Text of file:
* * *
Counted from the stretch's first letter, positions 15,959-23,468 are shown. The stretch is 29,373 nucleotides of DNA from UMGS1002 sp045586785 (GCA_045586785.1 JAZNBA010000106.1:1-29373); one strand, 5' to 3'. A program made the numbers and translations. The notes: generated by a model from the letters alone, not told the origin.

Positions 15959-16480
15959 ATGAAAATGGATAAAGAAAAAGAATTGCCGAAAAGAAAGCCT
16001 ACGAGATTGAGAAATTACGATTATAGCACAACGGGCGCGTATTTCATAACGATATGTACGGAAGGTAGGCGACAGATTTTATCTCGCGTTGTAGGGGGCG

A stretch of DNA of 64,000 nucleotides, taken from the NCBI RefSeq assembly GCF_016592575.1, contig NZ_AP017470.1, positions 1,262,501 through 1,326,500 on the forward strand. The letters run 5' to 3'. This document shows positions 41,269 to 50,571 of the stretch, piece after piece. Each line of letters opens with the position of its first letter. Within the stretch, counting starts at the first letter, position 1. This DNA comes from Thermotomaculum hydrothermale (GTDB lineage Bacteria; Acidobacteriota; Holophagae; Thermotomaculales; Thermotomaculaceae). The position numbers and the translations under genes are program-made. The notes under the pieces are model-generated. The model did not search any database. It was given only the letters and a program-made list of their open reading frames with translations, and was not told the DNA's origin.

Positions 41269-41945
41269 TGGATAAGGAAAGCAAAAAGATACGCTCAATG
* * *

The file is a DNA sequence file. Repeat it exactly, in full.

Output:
Counted from the stretch's first letter, positions 15,959-23,468 are shown. The stretch is 29,373 nucleotides of DNA from UMGS1002 sp045586785 (GCA_045586785.1 JAZNBA010000106.1:1-29373); one strand, 5' to 3'. A program made the numbers and translations. The notes: generated by a model from the letters alone, not told the origin.

Positions 15959-16480
15959 ATGAAAATGGATAAAGAAAAAGAATTGCCGAAAAGAAAGCCT
16001 ACGAGATTGAGAAATTACGATTATAGCACAACGGGCGCGTATTTCATAACGATATGTACGGAAGGTAGGCGACAGATTTTATCTCGCGTTGTAGGGGGCG

A stretch of DNA of 64,000 nucleotides, taken from the NCBI RefSeq assembly GCF_016592575.1, contig NZ_AP017470.1, positions 1,262,501 through 1,326,500 on the forward strand. The letters run 5' to 3'. This document shows positions 41,269 to 50,571 of the stretch, piece after piece. Each line of letters opens with the position of its first letter. Within the stretch, counting starts at the first letter, position 1. This DNA comes from Thermotomaculum hydrothermale (GTDB lineage Bacteria; Acidobacteriota; Holophagae; Thermotomaculales; Thermotomaculaceae). The position numbers and the translations under genes are program-made. The notes under the pieces are model-generated. The model did not search any database. It was given only the letters and a program-made list of their open reading frames with translations, and was not told the DNA's origin.

Positions 41269-41945
41269 TGGATAAGGAAAGCAAAAAGATACGCTCAATG